something that we probably, president obama said, we'll never see again. >> john meacham, i was talking to my 10-year-old girl about nelson mandela, explaining about him, what he had done, the sacrifices he made, the way he changed this country and the world. i'm wondering, though, of course, my 10-year-old girl didn't know an awful lot about nelson mandela. and we won't even talk about my 5-year-old boy. he'll get it in years to come. what do history books write about this man? >> the last lines of the 20th century. he was arguably with john paul ii, martin luther king, he was someone without whom the world would be radically different and worse. while america mourns him today we should remember that america was not always with him. i think that's an important part of history. president reagan opposed the point signatures of sanctions in the 1980s against south africa. it was only in 1990 four years after mandela was released he was received by president bush. he was part of the complex cold war world. this is a more complicated history that the country of the united states should take
to do. host: thank you for the call. the white house releasing this ,hotograph as president obama who was in south africa last year. clothing these president -- quoting the president. darren is joining us next. good morning from washington, d.c. thanks for having me. it is said that he had to go away, but the guy was 95. -- he touched on i point -- on a point. after apartheid, after he was he tried toident, make a point to not hold a grudge. he said we were all in this together. i think that was amazing. i wish our country would take some lessons. thank you. host: thank you for the call. when people like nelson mandela pass, the whole world loses rest in peace. there is this photograph from 1994. klerk.ioned f.w. the speech by nelson mandela is part of our library available at c-span.org. times, thereington are photographs of nelson mandela a few years ago. he is not really been seen in the public since 2010. this is from july 2007 in joe's -- in johannesburg. he is surrounded by children. funeral services will be taking place in about 10 days. we want to hear from you. republicans, (
] ♪ ♪ ♪ >> president obama said the fight with hiv/aids is far from over. he spoke after world aids day, observed each year on december 1st. the president was joined by secretary of state john kerry and health and human services secretary kathleen sebelius. the event was 40 minutes. [applause] >> hello. [applause] thank you, thank you, thank you, everybody, please, have a seat, well, thank you, grant, for your outstanding leadership of the office of national aids policy and thanks to all of you for being here. this is a pretty distinguished crowd, i have to say. it is wonderful to be here. i should say, actually, welcome back, because many 6 you joined us before as we mark new milestones in the fight against hiv and aids, and i'm honored that you could join us in commemorating world aids day, which was yesterday. this is a time for remembering the friends and loved ones that we lost, celebrating the extraordinary progress, thanks to people in the room that we've been able to make, and most importantly, recommitting ourselves to the mission that we share, which is achieving an aids-free generation. i e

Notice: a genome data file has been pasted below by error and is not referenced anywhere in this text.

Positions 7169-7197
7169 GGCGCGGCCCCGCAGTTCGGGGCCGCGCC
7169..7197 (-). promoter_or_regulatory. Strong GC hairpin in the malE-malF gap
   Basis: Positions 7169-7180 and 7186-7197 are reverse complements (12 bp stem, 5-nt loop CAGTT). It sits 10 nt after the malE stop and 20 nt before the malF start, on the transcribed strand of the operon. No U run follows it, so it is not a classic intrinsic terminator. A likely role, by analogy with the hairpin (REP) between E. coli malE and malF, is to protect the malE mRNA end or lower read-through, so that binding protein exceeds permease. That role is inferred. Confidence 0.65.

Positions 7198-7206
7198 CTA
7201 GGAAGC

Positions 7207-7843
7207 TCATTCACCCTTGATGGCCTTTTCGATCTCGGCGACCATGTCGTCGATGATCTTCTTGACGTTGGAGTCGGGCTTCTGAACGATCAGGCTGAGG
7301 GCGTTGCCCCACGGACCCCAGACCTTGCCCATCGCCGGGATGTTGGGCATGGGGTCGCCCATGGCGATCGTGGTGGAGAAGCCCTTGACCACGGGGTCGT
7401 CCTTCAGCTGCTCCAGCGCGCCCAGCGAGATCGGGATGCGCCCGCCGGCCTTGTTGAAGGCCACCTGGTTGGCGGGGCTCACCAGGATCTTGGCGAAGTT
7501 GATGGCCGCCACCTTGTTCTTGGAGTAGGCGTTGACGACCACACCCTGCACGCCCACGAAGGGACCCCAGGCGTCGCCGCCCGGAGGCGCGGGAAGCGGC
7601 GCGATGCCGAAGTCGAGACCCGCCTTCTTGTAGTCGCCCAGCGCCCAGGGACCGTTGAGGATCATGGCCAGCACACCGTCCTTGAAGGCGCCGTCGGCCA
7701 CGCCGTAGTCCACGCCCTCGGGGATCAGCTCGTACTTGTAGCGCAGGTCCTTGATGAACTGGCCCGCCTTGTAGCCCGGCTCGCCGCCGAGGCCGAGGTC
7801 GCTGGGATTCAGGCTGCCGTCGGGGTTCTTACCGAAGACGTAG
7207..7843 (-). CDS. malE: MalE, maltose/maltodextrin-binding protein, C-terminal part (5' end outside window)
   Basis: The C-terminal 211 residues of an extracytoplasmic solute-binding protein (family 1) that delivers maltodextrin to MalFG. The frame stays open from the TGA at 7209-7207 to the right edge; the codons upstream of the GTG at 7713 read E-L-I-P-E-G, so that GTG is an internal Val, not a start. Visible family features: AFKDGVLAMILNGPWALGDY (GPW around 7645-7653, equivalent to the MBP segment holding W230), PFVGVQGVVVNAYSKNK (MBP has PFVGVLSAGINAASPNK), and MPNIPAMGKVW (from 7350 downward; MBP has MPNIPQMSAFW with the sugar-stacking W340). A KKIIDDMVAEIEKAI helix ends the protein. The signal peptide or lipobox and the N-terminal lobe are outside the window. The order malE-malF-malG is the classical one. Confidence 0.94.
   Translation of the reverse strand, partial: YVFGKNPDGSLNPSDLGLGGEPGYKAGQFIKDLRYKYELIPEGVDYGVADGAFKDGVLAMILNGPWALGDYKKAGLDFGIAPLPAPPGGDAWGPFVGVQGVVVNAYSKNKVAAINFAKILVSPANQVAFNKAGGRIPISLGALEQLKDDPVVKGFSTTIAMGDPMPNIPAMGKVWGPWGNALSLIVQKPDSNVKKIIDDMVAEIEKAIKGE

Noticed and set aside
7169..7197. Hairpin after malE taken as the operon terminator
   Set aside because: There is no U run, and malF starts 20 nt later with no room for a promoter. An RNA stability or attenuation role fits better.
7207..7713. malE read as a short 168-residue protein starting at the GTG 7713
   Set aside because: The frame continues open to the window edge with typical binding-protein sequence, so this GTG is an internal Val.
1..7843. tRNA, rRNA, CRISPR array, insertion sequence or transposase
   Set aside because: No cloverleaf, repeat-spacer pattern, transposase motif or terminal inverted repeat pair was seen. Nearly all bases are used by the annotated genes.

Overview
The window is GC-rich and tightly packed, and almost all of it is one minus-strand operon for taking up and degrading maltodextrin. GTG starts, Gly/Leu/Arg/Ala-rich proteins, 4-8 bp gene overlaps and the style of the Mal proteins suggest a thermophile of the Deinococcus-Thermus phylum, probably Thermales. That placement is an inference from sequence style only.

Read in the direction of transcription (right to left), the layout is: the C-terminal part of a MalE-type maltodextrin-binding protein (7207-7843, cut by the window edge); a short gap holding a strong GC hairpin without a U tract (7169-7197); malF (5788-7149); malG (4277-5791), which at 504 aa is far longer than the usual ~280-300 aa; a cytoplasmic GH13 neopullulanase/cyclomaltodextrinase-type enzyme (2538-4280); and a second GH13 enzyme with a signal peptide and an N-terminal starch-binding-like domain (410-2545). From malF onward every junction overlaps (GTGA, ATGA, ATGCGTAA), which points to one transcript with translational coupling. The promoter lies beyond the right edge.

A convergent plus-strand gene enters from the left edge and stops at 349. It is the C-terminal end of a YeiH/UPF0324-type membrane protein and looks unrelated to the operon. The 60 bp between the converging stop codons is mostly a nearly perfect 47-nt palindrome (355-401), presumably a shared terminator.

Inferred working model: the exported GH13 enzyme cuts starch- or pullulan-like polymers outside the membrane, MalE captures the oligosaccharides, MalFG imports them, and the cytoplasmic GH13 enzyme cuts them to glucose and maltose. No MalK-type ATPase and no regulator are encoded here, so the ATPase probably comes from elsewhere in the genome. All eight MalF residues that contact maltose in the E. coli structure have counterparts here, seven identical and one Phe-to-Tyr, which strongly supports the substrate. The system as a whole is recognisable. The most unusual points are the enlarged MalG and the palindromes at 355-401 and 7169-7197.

is to live up to the example as he set, as president obama indicated. what was great about mandela was his respect for the rule of law. think about it for just a moment. 27 years in jail on an ill legitimate situation, his advisor said no no no you can't do it, you can't appear on this case of rugby and discrimination, a libel set of some sort, it was that stubborn sense of fairness which kept the process on track. and we americans owe him and the country of south africa a great debt. because nothing would have torn this country apart in the 1970s or perhaps in the '80s but a race war in south africa. so all i want to do is celebrate this wonderful, wonderful man. >> i actually want to pick up ou had been appointed by an african american president, you had seen the current day legacy of nelson mandela in south africa. how did it resonate? >> it resonated incredibly --hie country. you know from people on the street to people in government. everyone aspires to live up to the legacy he left. it is a difficult challenge to live up to someone of his iconic nature. but he really inspired all of
this evening at the white house christmas tree lighting, president obama had a few words to say about the former south african leader. >> this year, we give a special measure of gratitude firm nelson mandela, a man that championed that generosity of spirit. in his life, he left us with tremendous grace and unbelievable courage. we are all privileged to live in a world touched by his goodness. >> former secretary of state every clinton receiving the 2013 human rights award at an event on capitol hill. also speaking at the event, madeleine albright who served under bill clinton. they talked about the recent passing of former south african president nelson mandela. this is 25 minutes. [applause] >> thank you very much. please. thank you. thank you for your kind words and thank you to all of you. i am thrilled to be here. here to celebrate those that dedicated their lives to the human rights movement and we would be remiss if we did not toak as a little while ago honor the passing of one of the movement's greatest heroes. ansident mandela was activist, a prisoner of conscience and a polit